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September 6, 2016
Scientific Plan for Cancer Moonshot Moves Forward
In his January 2016 State of the Union address, President Obama announced a Cancer Moonshot “for the loved ones we’ve all lost, for the families we can still save,” and asked Vice President Joe Biden to lead it. The Cancer Moonshot set an ambitious goal to double our rate of progress in preventing, diagnosing, and treating cancer.
NCI moved swiftly to take on this challenge, and established a visionary team of experts and leaders across fields, disciplines, and sectors through the Cancer Moonshot Blue Ribbon Panel. At the same time, NCI sought input from the public through an online feedback website, and the response was impressive. It was pretty clear from the overwhelming response that cancer and the desire to destroy it unifies all of us toward a common goal.
After several months of intense deliberations, the Panel shared their recommendations today with the National Cancer Advisory Board (NCAB) and the public. The recommendations, which were considered and accepted by the NCAB with revisions that reflect the NCAB's discussion, define 10 approaches that offer exceptional promise in tipping the odds in the favor of cancer patients. Building on research efforts already underway, the recommendations were embraced by NCI Acting Director Douglas Lowy, M.D. These critical approaches are most likely to achieve the goals of the Cancer Moonshot – to make a decade’s worth of progress in five years.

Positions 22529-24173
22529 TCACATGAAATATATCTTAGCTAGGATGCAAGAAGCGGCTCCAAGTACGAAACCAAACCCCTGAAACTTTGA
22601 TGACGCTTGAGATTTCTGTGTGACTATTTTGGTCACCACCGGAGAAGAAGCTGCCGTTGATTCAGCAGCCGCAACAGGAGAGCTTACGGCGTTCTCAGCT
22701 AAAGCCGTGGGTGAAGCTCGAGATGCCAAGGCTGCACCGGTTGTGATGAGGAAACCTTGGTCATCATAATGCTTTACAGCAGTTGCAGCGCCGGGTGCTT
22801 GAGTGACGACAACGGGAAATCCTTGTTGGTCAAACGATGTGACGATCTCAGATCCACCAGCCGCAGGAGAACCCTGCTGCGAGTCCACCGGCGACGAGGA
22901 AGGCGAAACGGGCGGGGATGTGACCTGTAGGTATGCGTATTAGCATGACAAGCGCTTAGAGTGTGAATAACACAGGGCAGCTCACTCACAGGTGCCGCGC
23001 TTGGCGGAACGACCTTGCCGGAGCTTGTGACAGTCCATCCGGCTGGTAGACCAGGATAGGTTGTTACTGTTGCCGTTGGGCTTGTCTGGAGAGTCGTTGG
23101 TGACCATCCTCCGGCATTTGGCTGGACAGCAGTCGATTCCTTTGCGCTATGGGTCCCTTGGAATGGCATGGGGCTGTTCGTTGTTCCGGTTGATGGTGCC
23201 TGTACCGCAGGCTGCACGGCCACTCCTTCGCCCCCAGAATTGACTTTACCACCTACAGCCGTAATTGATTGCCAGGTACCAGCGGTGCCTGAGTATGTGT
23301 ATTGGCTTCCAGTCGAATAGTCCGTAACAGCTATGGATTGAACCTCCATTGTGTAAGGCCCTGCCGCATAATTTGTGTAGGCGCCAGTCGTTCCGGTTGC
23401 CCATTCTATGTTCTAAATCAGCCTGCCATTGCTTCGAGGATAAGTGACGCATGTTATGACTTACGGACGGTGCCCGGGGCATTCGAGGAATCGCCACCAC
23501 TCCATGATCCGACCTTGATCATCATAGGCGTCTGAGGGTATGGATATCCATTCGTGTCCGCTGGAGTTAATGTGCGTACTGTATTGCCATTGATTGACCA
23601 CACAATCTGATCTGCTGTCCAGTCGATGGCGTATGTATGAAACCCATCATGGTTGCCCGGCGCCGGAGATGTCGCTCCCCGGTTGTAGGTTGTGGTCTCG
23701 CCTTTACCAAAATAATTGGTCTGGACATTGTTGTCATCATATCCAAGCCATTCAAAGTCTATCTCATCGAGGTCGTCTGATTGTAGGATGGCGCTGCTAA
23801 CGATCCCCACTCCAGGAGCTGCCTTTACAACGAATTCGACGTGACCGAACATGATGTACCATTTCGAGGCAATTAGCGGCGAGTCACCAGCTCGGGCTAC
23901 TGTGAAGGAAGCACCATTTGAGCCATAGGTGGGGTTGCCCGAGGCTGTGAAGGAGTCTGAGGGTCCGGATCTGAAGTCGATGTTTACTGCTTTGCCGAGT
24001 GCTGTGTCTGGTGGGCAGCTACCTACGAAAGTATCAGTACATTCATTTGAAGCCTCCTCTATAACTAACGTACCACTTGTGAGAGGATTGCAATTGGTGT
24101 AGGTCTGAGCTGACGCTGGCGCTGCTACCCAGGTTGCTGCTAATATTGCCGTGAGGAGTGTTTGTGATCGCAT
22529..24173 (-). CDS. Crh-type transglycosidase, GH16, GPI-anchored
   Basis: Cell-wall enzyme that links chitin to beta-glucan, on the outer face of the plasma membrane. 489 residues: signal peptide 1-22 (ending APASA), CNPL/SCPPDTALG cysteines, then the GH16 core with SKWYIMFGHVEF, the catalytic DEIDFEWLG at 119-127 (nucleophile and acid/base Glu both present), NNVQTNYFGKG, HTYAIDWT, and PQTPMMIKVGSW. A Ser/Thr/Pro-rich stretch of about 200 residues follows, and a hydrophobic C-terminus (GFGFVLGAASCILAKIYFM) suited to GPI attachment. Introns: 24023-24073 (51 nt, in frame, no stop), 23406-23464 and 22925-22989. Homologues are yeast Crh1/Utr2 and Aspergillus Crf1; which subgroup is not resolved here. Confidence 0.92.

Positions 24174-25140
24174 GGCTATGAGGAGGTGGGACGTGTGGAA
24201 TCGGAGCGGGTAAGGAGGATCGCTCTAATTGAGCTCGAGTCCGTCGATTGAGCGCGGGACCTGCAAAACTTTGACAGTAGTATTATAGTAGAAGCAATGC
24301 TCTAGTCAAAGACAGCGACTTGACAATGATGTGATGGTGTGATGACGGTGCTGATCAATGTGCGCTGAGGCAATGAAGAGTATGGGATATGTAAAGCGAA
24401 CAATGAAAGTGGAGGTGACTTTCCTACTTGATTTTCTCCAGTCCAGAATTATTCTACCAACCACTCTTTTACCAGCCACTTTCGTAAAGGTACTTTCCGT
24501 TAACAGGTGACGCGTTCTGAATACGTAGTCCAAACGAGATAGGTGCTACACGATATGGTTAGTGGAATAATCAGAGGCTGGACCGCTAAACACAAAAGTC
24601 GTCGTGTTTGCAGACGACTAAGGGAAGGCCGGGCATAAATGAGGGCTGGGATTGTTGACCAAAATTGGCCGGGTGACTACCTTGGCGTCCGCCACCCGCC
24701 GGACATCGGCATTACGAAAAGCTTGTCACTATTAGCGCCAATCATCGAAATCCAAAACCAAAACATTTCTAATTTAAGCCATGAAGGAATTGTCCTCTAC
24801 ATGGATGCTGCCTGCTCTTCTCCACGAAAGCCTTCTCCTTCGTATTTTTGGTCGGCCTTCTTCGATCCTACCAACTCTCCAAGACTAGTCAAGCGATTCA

The BRP recommendations are an important step in laying the scientific foundation for the broader Cancer Moonshot goals. This scientific roadmap will be bolstered by collaborative efforts of fellow government agencies on the White House Cancer Moonshot Task Force, partnerships with the private sector, and other activities under the leadership of Vice President Biden in a broad vision for the Cancer Moonshot to be released by the White House later this fall.
I encourage you to read the report to learn more about the research direction for the Cancer Moonshot, and the 10 approaches that will accelerate progress against cancer.
Francis S. Collins, M.D., Ph.D.
Director, National Institutes of Health